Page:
The history of anime begins at the start of the 20th century, when Japanese filmmakers experimented with the animation techniques that were being explored in the West. Though filmmakers in Japan experimented with animation earlier, the first widely popular anime series was Osamu Tezuka's Astro Boy (1963). During the 1970s, anime developed further, separating itself from its Western roots, and developing unique genres such as mecha. Notable shows in this period include Lupin III and Mazinger Z. During this period several filmmakers became famous, especially Hayao Miyazaki and Mamoru Oshii.
In the 1980s, anime was accepted in the mainstream in Japan, and experienced a boom in production. The start of the Gundam franchise and the beginnings of Rumiko Takahashi's career began in this decade. Akira set records in 1988 for the production costs of an anime.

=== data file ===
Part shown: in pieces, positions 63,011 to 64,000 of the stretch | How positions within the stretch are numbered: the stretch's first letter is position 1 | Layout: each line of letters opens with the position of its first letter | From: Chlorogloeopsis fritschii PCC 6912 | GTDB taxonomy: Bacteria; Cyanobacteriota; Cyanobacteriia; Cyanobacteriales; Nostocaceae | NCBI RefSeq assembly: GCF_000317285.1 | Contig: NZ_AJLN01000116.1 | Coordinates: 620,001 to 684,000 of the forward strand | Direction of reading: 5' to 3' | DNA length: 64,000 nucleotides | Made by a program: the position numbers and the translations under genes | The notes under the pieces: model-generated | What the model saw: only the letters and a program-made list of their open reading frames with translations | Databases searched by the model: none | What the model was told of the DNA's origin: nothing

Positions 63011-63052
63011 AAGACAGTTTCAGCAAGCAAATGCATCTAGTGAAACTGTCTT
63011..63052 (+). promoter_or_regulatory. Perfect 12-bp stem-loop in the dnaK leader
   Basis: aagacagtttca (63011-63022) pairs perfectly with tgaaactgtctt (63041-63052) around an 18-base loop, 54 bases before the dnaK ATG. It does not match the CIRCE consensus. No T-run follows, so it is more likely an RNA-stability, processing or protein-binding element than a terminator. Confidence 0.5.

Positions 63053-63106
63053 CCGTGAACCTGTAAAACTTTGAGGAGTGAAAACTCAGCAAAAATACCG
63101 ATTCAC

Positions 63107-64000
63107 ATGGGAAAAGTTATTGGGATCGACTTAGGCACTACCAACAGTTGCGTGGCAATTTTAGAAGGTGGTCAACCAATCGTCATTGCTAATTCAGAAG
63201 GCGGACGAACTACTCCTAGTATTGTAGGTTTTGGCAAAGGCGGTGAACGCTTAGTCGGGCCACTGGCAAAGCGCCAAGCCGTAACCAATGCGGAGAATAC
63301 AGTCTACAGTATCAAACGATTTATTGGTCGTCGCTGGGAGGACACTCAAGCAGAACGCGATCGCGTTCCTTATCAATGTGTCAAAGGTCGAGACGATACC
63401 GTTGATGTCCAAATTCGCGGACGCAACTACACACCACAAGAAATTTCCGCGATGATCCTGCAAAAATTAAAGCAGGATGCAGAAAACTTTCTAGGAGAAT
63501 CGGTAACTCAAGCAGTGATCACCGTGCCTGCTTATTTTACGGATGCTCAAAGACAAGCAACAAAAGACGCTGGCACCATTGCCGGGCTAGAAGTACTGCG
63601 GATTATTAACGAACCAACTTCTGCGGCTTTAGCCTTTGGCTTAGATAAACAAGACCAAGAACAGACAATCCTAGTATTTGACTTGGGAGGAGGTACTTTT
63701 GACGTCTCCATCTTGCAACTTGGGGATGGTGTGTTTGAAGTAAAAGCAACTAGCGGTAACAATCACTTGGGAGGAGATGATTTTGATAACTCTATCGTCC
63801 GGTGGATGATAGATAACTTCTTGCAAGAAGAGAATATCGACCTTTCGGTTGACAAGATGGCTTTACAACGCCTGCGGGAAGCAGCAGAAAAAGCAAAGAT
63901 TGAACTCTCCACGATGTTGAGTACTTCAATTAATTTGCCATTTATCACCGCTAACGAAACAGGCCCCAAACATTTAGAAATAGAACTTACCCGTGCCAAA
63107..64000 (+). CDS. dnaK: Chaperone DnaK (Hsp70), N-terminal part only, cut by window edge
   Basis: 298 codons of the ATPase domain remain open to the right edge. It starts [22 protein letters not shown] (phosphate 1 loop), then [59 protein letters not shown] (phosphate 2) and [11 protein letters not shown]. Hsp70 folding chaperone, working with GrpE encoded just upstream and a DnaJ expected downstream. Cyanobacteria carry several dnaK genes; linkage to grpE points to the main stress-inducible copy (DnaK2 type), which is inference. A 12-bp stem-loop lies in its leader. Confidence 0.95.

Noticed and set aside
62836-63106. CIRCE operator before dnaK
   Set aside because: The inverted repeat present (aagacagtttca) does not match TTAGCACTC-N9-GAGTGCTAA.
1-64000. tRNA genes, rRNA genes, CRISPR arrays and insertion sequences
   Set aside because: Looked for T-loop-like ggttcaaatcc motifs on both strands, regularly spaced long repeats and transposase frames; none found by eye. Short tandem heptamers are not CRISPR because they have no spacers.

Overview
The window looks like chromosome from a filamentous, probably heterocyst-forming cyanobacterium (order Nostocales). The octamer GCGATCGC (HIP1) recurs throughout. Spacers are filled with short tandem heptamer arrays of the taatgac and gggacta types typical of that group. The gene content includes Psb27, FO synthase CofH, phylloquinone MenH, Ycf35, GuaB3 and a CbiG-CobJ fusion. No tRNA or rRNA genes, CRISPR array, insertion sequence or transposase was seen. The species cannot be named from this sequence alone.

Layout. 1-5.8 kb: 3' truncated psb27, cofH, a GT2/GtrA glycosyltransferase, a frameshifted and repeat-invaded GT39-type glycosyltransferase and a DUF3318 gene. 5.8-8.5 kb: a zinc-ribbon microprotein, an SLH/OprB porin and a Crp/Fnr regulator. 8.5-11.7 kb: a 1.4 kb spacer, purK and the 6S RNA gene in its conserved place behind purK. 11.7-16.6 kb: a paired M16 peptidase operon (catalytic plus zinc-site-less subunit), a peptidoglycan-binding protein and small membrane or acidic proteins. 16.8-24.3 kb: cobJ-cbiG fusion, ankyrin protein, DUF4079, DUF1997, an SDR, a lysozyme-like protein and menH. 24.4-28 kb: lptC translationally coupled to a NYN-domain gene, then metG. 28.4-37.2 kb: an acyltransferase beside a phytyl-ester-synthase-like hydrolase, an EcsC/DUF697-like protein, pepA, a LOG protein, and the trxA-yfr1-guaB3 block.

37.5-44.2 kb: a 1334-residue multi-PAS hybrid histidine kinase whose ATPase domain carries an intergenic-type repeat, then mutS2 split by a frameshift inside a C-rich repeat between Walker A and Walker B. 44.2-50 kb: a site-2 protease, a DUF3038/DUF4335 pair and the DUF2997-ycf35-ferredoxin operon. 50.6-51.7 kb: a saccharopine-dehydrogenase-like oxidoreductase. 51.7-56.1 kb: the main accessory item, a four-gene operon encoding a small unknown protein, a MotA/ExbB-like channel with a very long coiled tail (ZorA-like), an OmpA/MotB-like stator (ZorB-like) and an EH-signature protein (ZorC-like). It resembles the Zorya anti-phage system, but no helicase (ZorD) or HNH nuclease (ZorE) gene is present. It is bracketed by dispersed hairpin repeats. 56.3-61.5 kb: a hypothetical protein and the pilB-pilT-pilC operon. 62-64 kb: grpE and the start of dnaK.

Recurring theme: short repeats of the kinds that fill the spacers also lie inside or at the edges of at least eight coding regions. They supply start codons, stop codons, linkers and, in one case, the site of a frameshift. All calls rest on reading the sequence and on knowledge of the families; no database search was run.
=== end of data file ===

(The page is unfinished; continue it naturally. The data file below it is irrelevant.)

The 1990s and 2000s saw an increased acceptance of anime in overseas markets. Akira and Ghost in the Shell (1995) became famous worldwide. The series Sailor Moon and Dragon Ball Z became a worldwide successes. Other series like Neon Genesis Evangelion and Cowboy Bebop were popular in Japan and attracted attention from the West. Spirited Away shared the first prize at the 2002 Berlin Film Festival and won the Academy Award for Best Animated Feature in 2003, and Innocence: Ghost in the Shell was featured at the 2004 Cannes Film Festival.